President Biden’s nominee to sit on the Federal Communications Commission (FCC) currently sits on the board of the Electronic Frontier Foundation (EFF), a group that has vehemently opposed bipartisan legislation designed to protect sex trafficking victims.
Gigi Sohn — who Biden nominated this month for a vacant FCC seat previously held by Ajit Pai, the agency’s former chairman — joined EFF’s board of directors in December 2018 after being a “close collaborator” with the group for nearly two decades, according to EFF Executive Director Cindy Cohn. That same year, EFF unleashed an assault on two bipartisan efforts to hold sex traffickers accountable and protect victims.
EFF has focused its ire particularly on the Stop Enabling Sex Traffickers Act (SESTA) and Allow States and Victims to Fight Online Sex Trafficking Act (FOSTA). The two bills were combined into one package that passed the House by a margin of 388-25 and passed the Senate in a 97-2 vote in early 2018 before former President Donald Trump signed it into law a month later.
The legislation notably created a new federal criminal and civil liability for any individual who “owns, manages, or operates an interactive computer service” or hosts third-party content, with the intent to “promote or facilitate the prostitution of another person.” It also created liabilities for platforms that assists, supports, or facilitates sex trafficking. Broadly, it aimed to block websites from providing platforms for prostitution and sex trafficking.
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Gigi Sohn testifies during a Senate confirmation hearing examining her nomination to serve on the Federal Communications Commission on Feb. 9, 2022.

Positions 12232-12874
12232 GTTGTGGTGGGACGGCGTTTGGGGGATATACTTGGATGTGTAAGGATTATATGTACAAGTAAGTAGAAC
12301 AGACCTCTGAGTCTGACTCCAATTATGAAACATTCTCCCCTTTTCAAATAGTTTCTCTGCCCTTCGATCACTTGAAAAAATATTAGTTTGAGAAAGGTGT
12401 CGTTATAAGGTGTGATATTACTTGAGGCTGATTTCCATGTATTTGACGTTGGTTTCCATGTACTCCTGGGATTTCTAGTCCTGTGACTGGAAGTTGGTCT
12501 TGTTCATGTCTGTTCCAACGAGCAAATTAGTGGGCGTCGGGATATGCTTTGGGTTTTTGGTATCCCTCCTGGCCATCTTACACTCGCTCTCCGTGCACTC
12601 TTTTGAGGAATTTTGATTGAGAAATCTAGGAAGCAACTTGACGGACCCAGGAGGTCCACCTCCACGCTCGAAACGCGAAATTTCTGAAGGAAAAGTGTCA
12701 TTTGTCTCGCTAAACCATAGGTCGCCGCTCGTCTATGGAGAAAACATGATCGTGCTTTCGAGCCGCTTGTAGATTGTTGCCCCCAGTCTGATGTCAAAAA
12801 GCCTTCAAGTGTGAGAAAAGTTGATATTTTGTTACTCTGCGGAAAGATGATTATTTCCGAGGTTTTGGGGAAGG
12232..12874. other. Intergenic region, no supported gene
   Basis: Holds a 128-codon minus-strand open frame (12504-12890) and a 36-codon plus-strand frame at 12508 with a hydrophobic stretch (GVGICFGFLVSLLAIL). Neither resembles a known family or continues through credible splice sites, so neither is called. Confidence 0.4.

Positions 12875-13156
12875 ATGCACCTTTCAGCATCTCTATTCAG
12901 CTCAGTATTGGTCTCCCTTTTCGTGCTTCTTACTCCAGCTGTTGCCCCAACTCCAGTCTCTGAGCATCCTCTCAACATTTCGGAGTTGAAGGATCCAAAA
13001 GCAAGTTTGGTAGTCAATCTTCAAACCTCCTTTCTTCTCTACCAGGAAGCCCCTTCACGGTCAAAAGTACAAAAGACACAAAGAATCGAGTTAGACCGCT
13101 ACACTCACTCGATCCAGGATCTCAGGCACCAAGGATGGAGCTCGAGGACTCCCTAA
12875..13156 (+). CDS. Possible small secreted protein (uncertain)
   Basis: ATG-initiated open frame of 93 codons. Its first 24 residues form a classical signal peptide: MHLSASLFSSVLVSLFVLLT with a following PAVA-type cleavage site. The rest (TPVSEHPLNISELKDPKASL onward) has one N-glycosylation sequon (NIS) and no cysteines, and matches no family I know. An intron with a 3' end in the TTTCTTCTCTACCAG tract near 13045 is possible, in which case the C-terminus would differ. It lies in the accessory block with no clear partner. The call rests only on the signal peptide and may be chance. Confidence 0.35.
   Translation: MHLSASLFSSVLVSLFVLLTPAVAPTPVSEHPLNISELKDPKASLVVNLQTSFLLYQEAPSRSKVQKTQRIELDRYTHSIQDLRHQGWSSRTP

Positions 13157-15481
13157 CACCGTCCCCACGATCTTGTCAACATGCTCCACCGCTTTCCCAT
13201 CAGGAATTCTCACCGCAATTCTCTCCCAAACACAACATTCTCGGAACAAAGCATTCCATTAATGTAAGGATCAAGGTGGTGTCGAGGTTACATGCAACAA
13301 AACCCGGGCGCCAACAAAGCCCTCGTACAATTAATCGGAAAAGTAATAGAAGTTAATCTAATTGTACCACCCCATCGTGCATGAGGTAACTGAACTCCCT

(Pete Marovich/Pool/Getty Images)
While proponents of the legislation — including lawmakers on both sides of the aisle and a wide range of anti-human trafficking, civil rights and law enforcement groups — argued it would help children and other vulnerable communities against online sex trafficking, EFF said it would lead to censorship and would harm online-based prostitutes.
“Today is a dark day for the Internet,” EFF tweeted in March 2018 after the bill was passed. “Congress just passed the Internet censorship bill SESTA/FOSTA.”
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“Sex workers have spoken out … explaining how online platforms have literally saved their lives,” it added in a follow-up tweet. “Why didn’t Congress consult with the people their bill would most directly affect?”
EFF then filed a lawsuit in June 2018 asking a federal judge to strike down the law as unconstitutional. The lawsuit stated that the legislation violated both the First and Fifth Amendments and was, therefore, unconstitutional.
Former Sen. Rob Portman, R-Ohio, introduced FOSTA along with 70 fellow senators who co-sponsored the legislation.
(Photo by AL DRAGO/POOL/AFP via Getty Images)
“FOSTA calls into serious question the legality of online speech that advocates for the decriminalization of sex work, or provides health and safety information to sex workers,” the group stated after filing the legal challenge.
“FOSTA muzzles online speech that protects and advocates for sex workers and forces well-established, general interest community forums offline for fear of criminal charges and heavy civil liability for things their users might share,” it added.
Since 2018, and while Sohn has served on its board, EFF has continued its fight against the SESTA-FOSTA legislation through its litigation, social media accounts and other public advocacy campaigns. EFF has also lamented that the law eventually led to the shutdown of Craigslist’s “personals section,” which had been accused of being a hotbed for human traffickers, and Pounced, a dating website for “furries.”